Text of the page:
In addition to the tools, there are containers for each element. For example, you can only collect sand, if you have a sand bucket. And if you collect and then pour some sand into the water, it will get wet, and you can’t collect it any more, if you don’t have a wet sand bucket (sounds silly, I know). Or you can’t collect water if you don’t have a water barrel.
I’ve made a deal with a freelancer artist using e-lance to bring some style and professionalism to the game. I’m also thinking about sound efects and the music but my extreme tight budget is limiting me.
For mechanics, I will implement three more tools to further enhance gameplay, that can manipulate the fixed-solids, liquids and the gases.
- Added containers for the elements. Containers show the amount of collected element.
- Entry door now opens when you click, with a nice animation.
- Buttons are working as radio-buttons now, when you click a tool or a container, others get deselected (pretty obvious behavior but was hard to implement)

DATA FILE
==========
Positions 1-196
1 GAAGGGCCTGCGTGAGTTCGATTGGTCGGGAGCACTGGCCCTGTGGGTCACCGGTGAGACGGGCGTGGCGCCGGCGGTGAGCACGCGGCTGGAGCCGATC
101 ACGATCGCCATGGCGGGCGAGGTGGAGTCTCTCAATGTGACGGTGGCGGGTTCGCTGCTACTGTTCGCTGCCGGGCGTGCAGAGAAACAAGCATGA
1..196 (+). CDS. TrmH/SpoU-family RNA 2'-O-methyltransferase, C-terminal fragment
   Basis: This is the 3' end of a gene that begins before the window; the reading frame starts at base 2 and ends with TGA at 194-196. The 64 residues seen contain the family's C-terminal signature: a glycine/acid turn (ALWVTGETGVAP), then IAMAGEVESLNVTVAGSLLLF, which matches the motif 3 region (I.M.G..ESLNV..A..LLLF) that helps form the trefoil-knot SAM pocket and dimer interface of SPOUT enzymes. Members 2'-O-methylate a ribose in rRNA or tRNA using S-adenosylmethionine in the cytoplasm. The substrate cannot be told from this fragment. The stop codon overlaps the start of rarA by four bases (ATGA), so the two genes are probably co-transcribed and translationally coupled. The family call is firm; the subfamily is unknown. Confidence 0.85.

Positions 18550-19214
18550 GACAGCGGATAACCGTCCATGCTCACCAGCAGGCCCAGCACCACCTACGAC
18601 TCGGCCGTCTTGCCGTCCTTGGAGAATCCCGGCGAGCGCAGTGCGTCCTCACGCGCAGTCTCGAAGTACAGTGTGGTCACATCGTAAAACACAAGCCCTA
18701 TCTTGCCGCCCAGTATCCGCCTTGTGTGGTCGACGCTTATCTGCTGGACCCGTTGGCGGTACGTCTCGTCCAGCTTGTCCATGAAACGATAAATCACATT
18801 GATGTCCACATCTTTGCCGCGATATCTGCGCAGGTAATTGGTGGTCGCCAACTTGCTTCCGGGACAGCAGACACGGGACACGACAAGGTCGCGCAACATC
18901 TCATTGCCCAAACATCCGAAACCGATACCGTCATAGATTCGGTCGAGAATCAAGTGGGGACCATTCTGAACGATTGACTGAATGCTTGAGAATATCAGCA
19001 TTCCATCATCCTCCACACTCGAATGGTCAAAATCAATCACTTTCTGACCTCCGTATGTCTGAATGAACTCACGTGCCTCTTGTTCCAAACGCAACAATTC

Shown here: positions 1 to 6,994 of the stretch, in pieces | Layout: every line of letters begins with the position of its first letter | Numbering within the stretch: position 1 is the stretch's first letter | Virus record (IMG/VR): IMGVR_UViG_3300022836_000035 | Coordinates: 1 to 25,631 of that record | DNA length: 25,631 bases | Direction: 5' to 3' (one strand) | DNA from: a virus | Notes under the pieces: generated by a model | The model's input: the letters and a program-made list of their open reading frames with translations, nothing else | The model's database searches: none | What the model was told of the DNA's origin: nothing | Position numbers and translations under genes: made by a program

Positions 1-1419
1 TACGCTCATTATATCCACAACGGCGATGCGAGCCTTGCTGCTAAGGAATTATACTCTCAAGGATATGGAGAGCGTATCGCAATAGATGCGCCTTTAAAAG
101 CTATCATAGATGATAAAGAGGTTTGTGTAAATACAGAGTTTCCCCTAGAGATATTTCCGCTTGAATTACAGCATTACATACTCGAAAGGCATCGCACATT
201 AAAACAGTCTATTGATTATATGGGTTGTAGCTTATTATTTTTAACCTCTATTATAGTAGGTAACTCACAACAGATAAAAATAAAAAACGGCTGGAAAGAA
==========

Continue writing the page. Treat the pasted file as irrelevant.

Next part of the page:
- Added a fancy particle engine to show wich grains are collected and where they are stored.
- Changed the ugly looking wand to a not so-nice vacuum cleaner
- Added a second level: Sandy Business, most porbably will serve as tutorial level in the future.
Made a first level as a proof of concept. Here there is a small lava pond in the gnomes way and you need to open a hole in the walls to make it flow to the bottom.
Changelog for this update, v0.04:
- Levels can have actual background art, not has to be plain back anymore.
- Camera doesn’t go beyond the level boundaries.